Blockchain Governance and Human Rights

  • Online

This module provides ways to think about how the architecture of  blockchain technologies shapes governance processes and the forging and  maintenance of a legal system. Similar to the Internet, blockchain  technologies challenge our ideas about the relation between technology,  governance, and the rule of law. Blockchain-based systems could  potentially impact human rights provisions such as the right to  nationality and to privacy. After completing this module, participants  will have gained insight into: The relation between blockchain  technologies, governance, and the rule of law, The potential impact of  blockchain technologies on the human rights of nationality and privacy,  The overall findings of the five modules of this online course.


Quinn DuPont

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Quinn  DuPont studies human and social dimensions of cybersecurity,  cryptography, and code. He is currently a postdoctoral Research  Associate at the School of Information, University of Washington. He has  a PhD in Information Science (Toronto), and is an ALA-accredited  librarian (Western), with a decade of industry experience as a Senior  Information Specialist at IBM, an IT consultant, and a usability and  experience designer. His current research focuses on Bitcoin,  cryptocurrencies, and blockchain technologies. He is a member of the  Standards Council of Canada, ISO, and IEEE Blockchain committees. His  book, Cryptocurrencies and Blockchains (Polity), is a scholarly survey  of cryptocurrencies and blockchain technologies in society.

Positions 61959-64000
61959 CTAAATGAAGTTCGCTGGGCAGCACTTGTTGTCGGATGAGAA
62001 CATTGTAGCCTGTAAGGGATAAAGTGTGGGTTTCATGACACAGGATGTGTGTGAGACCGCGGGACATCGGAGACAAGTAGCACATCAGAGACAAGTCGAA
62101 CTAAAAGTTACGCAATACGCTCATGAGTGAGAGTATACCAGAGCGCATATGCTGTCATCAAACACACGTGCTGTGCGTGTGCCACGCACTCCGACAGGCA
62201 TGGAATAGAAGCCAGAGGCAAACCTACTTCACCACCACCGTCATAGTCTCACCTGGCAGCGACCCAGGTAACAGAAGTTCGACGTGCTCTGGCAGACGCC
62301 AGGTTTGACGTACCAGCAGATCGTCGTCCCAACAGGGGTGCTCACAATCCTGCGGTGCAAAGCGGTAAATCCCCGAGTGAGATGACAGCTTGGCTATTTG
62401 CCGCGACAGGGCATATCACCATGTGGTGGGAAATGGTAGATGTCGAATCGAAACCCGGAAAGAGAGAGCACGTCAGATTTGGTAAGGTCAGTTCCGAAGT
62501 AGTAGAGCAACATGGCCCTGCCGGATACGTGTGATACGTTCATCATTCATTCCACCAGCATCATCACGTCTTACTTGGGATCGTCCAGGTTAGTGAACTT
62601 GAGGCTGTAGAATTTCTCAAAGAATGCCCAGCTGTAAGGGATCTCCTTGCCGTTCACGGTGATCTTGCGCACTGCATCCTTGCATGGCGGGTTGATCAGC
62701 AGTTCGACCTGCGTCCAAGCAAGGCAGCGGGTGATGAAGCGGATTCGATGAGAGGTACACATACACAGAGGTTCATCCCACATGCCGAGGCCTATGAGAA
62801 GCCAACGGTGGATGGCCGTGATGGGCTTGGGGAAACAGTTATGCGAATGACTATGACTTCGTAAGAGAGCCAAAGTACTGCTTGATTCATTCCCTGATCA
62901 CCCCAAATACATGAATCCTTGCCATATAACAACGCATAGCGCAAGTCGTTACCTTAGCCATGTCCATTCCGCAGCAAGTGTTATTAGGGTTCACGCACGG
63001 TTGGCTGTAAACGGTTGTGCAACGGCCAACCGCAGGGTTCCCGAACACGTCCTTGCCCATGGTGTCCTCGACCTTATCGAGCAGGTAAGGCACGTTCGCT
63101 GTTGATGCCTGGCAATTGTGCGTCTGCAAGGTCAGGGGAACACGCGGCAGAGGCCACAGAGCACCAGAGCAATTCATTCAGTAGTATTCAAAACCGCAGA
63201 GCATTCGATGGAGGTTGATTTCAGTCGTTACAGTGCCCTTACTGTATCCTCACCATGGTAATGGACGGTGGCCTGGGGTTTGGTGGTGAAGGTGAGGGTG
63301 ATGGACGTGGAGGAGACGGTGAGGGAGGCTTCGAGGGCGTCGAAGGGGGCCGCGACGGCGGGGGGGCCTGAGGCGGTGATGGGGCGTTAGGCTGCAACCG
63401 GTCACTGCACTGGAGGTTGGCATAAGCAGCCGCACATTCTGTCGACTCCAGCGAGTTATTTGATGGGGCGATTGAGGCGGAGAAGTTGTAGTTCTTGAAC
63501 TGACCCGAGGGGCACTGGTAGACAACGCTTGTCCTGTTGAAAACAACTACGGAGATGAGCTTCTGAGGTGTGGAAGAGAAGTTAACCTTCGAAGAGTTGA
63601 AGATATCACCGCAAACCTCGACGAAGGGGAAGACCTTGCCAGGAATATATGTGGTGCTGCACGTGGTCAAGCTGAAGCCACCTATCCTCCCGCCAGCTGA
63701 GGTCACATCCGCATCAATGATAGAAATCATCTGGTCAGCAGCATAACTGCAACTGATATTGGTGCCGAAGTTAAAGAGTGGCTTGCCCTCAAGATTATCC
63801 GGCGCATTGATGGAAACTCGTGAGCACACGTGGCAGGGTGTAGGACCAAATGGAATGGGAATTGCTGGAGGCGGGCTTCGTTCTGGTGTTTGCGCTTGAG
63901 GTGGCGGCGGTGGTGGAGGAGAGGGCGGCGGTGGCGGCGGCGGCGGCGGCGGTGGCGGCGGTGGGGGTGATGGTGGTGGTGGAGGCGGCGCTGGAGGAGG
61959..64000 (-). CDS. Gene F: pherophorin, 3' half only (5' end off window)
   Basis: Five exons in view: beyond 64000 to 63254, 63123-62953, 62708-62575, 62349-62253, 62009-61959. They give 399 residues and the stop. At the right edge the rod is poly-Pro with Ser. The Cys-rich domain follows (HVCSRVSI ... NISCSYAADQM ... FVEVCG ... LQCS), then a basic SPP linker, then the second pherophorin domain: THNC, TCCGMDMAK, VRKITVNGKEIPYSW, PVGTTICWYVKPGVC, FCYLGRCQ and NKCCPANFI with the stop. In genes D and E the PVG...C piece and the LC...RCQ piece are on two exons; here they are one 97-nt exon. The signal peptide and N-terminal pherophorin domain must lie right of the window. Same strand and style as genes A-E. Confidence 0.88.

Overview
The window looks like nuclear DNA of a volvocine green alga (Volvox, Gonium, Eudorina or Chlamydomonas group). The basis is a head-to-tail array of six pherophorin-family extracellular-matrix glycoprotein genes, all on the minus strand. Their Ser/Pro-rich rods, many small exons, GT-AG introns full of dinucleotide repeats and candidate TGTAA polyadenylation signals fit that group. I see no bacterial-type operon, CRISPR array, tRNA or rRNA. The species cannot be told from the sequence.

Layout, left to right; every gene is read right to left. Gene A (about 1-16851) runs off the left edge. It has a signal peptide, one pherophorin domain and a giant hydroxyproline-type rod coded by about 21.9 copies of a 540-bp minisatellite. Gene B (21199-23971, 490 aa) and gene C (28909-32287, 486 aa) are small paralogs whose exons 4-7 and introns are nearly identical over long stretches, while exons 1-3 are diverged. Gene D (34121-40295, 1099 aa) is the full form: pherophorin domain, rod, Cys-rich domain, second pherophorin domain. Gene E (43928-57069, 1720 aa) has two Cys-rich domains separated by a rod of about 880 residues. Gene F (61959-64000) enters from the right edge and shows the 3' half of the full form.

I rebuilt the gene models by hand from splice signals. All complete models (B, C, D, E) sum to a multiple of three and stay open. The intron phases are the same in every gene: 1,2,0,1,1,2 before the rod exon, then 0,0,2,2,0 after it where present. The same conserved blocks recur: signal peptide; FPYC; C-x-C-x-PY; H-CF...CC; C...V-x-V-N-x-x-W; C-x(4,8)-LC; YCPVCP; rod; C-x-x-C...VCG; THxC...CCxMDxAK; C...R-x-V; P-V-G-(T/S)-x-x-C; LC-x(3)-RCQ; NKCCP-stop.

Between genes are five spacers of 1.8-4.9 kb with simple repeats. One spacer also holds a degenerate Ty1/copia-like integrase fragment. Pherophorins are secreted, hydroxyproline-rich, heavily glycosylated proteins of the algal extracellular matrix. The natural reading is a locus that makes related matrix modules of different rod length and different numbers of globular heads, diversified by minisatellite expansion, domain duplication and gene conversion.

Wessel Reijers

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Wessel  Reijers studies philosophy and ethics of technology and has a strong  interest in the study of financial and governance technologies. He is  currently a PhD researcher at the ADAPT Centre, School of Computing,  Dublin City University in Ireland. His current research focuses on the  integration of ethics in research and innovation activities. One outcome  of this research is the Ethics Canvas, which can be used by researchers  to discuss ethical impacts of their work. He has published in several  academic journals on the topics of hermeneutic philosophy of technology,  blockchain technologies, social contract theory, the digital commons  and ethics in research and innovation.

Publication Year: 2018

Blockchain Governance and Human Rights
  • Course Provider: Future Directions
  • Course Number: FDBLKEDU0005
  • Duration (Hours): 1
  • Credits: 0.1 CEU/ 1 PDH